October 11, 2019
Travelers who passed through certain terminals in Philadelphia International Airport earlier this month may have been exposed to measles, Pennsylvania Department of Health officials said Friday.
The state's Department of Health joined the Philadelphia Department of Public Health for a public health alert, warning of "possible exposure" to the disease for travelers who visited the airport on Oct. 2 and Oct. 3.
The possible exposures occurred at these terminals, on these times and dates, according to Pennsylvania Secretary of Health Dr. Rachel Levine:
• Wednesday, Oct. 2: Terminal F from 6:30 p.m. to 12:00 a.m.
• Thursday, Oct. 3: Terminal F from 4:00 p.m. to 12:00 a.m.
• Thursday, Oct. 3: Terminal A from 8:30 p.m. to 11:30 p.m.
• Thursday, Oct. 3: Terminal A/B shuttle bus from 8:30 p.m. to 11:30 p.m.
"An individual with a suspected case of measles was present in the Philadelphia International Airport on two days and may have exposed many individuals," Levine said in a release Friday. "The Department of Health is working with the county and municipal health departments to notify Pennsylvanians who were on flights with the suspected case, but other individuals may have been exposed at the airport during the identified times."
Levine said anyone who's been properly immunized against measles has a "minimal" risk of getting the disease.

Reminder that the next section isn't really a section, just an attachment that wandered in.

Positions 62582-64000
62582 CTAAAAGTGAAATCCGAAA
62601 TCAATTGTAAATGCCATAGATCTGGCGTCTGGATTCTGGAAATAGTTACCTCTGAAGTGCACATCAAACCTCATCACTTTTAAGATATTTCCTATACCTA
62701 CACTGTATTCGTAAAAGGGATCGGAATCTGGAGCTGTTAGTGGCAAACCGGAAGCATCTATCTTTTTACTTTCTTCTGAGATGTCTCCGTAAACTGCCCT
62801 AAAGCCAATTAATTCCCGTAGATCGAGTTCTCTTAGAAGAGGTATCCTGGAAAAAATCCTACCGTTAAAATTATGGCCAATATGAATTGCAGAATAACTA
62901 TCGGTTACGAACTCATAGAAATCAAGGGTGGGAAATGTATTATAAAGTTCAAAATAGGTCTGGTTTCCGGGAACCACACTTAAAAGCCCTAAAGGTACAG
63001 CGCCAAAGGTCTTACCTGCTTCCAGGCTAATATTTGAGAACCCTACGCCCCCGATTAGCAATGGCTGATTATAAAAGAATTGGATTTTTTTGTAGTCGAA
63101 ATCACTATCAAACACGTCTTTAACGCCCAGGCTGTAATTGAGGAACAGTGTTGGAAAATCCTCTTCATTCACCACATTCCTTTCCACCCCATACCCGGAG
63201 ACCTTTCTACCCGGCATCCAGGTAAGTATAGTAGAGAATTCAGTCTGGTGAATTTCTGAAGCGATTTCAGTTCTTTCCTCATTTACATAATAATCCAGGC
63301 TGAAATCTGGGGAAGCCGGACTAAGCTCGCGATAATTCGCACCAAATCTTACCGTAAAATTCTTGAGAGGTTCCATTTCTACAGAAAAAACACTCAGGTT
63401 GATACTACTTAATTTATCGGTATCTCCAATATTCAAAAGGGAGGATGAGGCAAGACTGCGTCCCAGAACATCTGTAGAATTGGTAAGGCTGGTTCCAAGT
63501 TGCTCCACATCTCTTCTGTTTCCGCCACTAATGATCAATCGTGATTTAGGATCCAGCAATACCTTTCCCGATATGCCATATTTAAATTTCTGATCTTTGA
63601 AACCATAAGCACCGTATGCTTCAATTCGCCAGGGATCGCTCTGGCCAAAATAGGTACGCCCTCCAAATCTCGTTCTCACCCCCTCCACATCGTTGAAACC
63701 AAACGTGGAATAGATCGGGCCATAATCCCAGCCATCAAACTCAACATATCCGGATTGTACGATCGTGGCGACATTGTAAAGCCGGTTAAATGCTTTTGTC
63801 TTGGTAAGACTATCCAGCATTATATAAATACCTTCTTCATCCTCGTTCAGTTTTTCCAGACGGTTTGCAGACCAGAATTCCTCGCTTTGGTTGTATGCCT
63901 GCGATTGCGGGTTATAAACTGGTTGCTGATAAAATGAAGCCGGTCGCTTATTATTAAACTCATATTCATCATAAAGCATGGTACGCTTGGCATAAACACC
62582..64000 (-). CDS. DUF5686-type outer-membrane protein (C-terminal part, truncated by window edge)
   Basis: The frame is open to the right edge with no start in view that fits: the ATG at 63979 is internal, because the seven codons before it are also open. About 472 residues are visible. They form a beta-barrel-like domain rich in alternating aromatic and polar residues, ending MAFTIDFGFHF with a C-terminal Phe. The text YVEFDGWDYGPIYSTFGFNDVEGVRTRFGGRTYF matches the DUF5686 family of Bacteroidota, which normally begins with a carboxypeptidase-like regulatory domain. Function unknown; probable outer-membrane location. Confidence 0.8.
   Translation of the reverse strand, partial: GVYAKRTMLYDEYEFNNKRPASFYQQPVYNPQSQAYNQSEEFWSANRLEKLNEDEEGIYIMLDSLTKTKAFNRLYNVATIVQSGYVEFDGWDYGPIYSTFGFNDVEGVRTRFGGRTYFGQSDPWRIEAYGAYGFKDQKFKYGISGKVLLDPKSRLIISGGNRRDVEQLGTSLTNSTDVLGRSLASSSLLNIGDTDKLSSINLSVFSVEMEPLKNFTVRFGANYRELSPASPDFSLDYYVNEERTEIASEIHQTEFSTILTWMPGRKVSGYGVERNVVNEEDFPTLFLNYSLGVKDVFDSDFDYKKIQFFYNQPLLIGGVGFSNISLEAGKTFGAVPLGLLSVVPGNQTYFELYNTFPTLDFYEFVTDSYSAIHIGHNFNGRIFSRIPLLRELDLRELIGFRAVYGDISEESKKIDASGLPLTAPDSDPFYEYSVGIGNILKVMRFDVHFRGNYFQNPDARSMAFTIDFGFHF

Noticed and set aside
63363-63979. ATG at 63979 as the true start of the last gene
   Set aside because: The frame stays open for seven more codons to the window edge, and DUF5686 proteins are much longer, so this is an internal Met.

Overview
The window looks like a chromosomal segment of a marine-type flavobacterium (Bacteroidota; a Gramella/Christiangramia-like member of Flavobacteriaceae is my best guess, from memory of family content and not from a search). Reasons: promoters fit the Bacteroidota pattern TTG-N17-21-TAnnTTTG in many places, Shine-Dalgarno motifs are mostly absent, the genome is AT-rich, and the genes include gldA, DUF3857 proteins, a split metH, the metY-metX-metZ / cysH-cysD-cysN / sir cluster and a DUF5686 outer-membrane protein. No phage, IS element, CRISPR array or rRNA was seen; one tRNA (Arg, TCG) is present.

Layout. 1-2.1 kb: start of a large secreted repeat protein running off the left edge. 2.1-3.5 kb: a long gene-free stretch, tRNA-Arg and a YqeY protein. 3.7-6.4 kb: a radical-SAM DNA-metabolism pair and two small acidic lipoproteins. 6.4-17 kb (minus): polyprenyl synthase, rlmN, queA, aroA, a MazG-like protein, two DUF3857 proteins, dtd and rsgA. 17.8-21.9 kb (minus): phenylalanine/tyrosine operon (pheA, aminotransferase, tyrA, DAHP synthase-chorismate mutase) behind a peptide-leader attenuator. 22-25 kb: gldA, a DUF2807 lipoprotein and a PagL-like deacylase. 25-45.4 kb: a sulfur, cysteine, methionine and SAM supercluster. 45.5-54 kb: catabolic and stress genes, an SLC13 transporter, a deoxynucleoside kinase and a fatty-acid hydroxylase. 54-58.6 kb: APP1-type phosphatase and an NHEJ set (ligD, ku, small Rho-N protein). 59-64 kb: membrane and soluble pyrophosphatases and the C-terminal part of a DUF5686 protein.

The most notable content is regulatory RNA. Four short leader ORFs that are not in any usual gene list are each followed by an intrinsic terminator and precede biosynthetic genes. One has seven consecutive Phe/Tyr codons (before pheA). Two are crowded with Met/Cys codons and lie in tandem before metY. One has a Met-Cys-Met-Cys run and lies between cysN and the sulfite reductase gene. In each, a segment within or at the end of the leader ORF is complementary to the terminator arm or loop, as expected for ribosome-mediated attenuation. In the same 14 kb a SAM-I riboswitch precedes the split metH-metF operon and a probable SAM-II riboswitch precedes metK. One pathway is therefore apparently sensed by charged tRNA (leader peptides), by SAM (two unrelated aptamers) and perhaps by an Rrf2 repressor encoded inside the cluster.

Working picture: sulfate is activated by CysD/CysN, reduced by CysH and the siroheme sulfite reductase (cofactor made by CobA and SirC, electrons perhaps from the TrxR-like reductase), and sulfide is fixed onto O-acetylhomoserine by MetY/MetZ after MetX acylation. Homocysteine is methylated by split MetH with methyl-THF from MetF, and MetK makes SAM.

So far this year, 15 cases of measles have been confirmed in Pennsylvania, according to the Centers for Disease Control and Prevention. Nationwide, more than 1,200 cases have been reported, the highest number since 1992.
Measles is considered by medical professionals to be among the most contagious diseases in the world. According to Dr. John Russell, chair of family medicine at Abington-Jefferson Health, a person with measles will infect 16 to 19 others, on average. For a comparison, Russell said someone with the flu only will infect 2 other people.
Symptoms of measles include high fever, cough, rash, runny nose, and red or watery eyes, according to the CDC, and symptoms may begin to show after two or three days. The CDC considers measles potentially dangerous for babies and young children.